I'm guessing you want something like this?

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let toB = function A x -> B (float x) | x -> x
let toA = function B x -> A (int x) | x -> x

let allA = Aonly |> List.map toA
let allB = Aonly |> List.map toB
By on 2/6/2013 1:41 PM ()

Let me explain the problem in an other way.

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// If we extend the DU, there are more possibilities/directions to transform: AtoB, CtoA, ..
type ABC =
| A of int
| B of float
| C of decimal

// So the transformations should be parametrized, like this
let XtoY X Y f = function X n -> Y (f n) | n -> n   // not working

// I can't get the X and Y functions as parameters.


Note: This example is choosen to have an unwrapper X and a wrapper Y that will be needed as parameter.
I will not use it on such a "ABC" type and convert numeric types.

By on 2/6/2013 2:10 PM ()

It is actually possible to use reflection to implement this. However, this is very hacky and probably very inefficient too. I write it here because it's fun to see in action, but you should not use it in anything remotely serious.

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open Microsoft.FSharp.Reflection

let XtoY (X: 'a -> 't) (Y: 'b -> 't) (f: 'a -> 'b) =
let xInfo, _ = FSharpValue.GetUnionFields(X Unchecked.defaultof<'a>, typeof<'t>)
function n ->
let nInfo, nValues = FSharpValue.GetUnionFields(n, typeof<'t>)
if xInfo.Tag = nInfo.Tag then
Y (f (nValues.[0] :?> 'a))
else
n

// example use.

type ABC =
| A of int
| B of float
| C of decimal

let AtoB = XtoY A B float
AtoB (A 12) // = B 12.

Also, it doesn't work if A takes multiple values (ex. A of int * int), because in this case Unchecked.defaultof returns null, and multiple-value constructors throw an exception when passed null.

EDIT: For the sake of playing with reflection, here is a version that works with a multiple-valued constructor:

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open Microsoft.FSharp.Reflection

let XtoY (X: 'a -> 't) (Y: 'b -> 't) (f: 'a -> 'b) =
let dummy =
if FSharpType.IsTuple typeof<'a> then
let tupleTypes = FSharpType.GetTupleElements typeof<'a>
let tupleValues = Array.zeroCreate<obj> tupleTypes.Length
FSharpValue.MakeTuple(tupleValues, typeof<'a>) :?> 'a
else Unchecked.defaultof<'a>
|> X
let xInfo, _ = FSharpValue.GetUnionFields(dummy, typeof<'t>)
fun n ->
let nInfo, nValues = FSharpValue.GetUnionFields(n, typeof<'t>)
if xInfo.Tag = nInfo.Tag then
let a =
if nValues.Length = 1 then
nValues.[0] :?> 'a
else
FSharpValue.MakeTuple(nValues, typeof<'a>) :?> 'a
Y (f a)
else
n

type AB =
| A of int * float
| B of int * int

let AtoB = XtoY A B (fun (x, y) -> x, x)

AtoB (A (32, 2.)) // = B (32, 32)
By on 2/6/2013 4:33 PM ()

It seems to be not possible without Reflection.

By on 2/7/2013 4:26 AM ()

Ah, I think I understand better now. The problem is that A, B, C are constructors, i.e. functions int -> ABC, float -> ABC, etc.; but what you need here are functions that tell you if some instance of ABC is an A or not, etc. So:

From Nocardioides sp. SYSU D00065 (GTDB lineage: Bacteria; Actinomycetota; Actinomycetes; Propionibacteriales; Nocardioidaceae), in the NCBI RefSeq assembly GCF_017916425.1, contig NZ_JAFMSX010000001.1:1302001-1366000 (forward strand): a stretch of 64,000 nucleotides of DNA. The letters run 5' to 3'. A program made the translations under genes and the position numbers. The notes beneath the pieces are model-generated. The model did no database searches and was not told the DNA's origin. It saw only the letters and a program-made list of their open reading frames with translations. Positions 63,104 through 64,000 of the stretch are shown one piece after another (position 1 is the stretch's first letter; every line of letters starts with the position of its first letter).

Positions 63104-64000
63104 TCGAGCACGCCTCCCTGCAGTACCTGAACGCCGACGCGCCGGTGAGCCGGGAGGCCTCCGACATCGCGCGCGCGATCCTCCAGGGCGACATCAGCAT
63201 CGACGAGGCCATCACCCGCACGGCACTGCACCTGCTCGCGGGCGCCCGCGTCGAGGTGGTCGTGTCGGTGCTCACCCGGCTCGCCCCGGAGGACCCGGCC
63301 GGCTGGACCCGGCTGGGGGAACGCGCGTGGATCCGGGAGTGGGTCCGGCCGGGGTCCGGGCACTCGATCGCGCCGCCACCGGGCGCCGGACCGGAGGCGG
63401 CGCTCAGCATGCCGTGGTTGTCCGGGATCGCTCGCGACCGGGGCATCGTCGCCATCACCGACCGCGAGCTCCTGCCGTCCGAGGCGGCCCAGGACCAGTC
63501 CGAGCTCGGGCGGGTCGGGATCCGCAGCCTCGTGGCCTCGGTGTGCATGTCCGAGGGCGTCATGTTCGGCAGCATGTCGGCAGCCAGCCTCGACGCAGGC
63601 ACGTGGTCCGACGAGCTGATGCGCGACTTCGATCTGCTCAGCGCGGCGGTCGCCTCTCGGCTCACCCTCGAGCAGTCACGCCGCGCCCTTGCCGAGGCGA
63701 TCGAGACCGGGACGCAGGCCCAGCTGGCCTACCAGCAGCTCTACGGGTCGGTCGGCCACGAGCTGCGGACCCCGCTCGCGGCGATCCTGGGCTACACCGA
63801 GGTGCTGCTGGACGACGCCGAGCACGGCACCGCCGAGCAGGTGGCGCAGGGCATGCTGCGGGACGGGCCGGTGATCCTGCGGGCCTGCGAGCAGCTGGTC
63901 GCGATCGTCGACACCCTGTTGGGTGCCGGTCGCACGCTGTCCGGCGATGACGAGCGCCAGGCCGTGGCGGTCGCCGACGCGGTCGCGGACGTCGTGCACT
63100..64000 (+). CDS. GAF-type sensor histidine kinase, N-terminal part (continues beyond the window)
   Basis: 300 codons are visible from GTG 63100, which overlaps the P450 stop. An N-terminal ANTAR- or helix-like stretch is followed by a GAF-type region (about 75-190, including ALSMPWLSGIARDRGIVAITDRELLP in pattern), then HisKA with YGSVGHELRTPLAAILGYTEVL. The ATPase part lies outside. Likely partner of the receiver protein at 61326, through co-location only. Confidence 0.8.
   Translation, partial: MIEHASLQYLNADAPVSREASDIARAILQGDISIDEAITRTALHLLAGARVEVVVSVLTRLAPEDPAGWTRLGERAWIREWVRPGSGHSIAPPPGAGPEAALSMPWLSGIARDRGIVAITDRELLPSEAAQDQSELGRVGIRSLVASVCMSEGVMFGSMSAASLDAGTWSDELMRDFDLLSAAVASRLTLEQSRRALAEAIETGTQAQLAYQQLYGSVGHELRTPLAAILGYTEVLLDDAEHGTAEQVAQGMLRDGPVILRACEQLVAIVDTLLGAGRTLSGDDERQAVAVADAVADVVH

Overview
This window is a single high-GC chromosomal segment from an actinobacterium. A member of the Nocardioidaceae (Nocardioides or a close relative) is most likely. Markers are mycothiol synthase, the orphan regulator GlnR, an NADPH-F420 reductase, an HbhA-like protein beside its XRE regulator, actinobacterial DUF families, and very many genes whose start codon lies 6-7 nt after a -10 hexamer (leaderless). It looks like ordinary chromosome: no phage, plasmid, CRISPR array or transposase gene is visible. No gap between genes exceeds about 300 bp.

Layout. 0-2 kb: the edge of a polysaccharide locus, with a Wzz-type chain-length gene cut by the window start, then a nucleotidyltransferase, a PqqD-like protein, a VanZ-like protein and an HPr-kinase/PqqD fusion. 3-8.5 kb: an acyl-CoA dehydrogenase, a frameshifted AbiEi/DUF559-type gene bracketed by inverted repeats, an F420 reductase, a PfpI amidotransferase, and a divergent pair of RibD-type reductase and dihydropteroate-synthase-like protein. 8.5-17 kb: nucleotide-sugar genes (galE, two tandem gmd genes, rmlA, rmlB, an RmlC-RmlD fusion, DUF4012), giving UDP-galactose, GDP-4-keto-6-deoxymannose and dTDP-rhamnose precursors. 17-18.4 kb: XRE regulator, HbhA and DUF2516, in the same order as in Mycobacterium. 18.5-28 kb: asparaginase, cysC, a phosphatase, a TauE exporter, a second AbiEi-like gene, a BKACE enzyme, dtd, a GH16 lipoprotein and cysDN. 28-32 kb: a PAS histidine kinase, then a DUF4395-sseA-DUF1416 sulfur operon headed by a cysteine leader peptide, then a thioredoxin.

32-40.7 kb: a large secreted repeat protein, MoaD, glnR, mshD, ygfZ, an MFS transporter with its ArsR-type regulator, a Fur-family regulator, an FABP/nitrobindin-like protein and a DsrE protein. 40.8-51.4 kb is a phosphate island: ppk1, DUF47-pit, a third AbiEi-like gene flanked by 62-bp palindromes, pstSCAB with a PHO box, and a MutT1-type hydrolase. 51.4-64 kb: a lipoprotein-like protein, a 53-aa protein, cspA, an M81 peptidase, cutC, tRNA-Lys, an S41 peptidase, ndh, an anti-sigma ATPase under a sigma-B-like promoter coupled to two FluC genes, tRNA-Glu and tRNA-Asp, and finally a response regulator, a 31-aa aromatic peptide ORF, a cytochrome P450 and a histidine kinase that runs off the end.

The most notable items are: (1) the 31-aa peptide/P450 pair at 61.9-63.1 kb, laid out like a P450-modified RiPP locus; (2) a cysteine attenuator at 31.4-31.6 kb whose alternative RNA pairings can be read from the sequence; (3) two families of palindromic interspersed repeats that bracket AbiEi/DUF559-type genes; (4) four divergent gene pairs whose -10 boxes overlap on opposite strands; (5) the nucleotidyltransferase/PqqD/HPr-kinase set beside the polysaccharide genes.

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let isA = function A x -> Some x | _ -> None
let isB = function B x -> Some x | _ -> None
let isC = function C x -> Some x | _ -> None

let XtoY X Y f a = match X a with Some n -> Y (f n) | _ -> a

let AtoB = XtoY isA B // (int -> float) -> ABC -> ABC
let BtoC = XtoY isB C // (float -> decimal) -> ABC -> ABC
By on 2/6/2013 2:59 PM ()

Yeah, that, but I don't want to write 3 functions like isA, isB and isC (DRY!),
I want also to parametrize this isX function, to be fully parametric.
And that's the hard part. Because in isX, the constructor is used as a pattern matcher, and I didn't found a way to parametrize that.

By on 2/6/2013 3:22 PM ()

Unfortunately, the F# compiler does not generate these "extractor" functions automatically. This is similar to a getter in a partial lens, and in Scala they're using macros to generate this boilerplate; in Haskell they're using Template Haskell AFAIK.

Not sure what you mean by "fully parametric". As I defined it, XtoY is parametric, for example the parameter X used to extract a value is of type 'a -> 'b option

By on 2/6/2013 3:46 PM ()

Thank you for your fast responses!!

Ahh that's a shame : "Unfortunately, the F# compiler does not generate these "extractor" functions automatically."

This one is some kind related: [link:stackoverflow.com]

Have you found a workaround for the "partial lenses"?

By on 2/6/2013 3:58 PM ()

If the only thing you need now is a parameterized function to tell you if an object is of some union case X in ABC, all you need to do is type test. Internally, union cases are implemented as distinct classes (per specification). Identical union cases will always be of the same type, and differing union case will be of differing types. I think there are some exceptions to this, but they are, well, exceptional.

You cannot access the types directly (at least, not normally -- you could acquire them using reflection). However, you only need to get an instance for this to work.

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type ABC =
| A of int
| B of int
let isX (abc1 : ABC) (abc2 : ABC) = abc1.GetType() = abc2.GetType()
let t1,t2,t3 = isX (A 1) (A 5), isX (A 1) (B 5), isX (B 5) (A 5)
//This will give true,false,false


BTW, the tester properties IsA, IsB, IsC actually exist. Per specification, the compiler generates static factory methods, testers, and some other things for interop with CLI.

They are invisible to F#, however. Member constraints will also fail to recognize them. However, you can see them if you enable 'Show raw object properties' in the Debug options or if you use reflection. I think it will also work if you use late binding but I'm not sure.

By on 2/13/2013 4:47 PM ()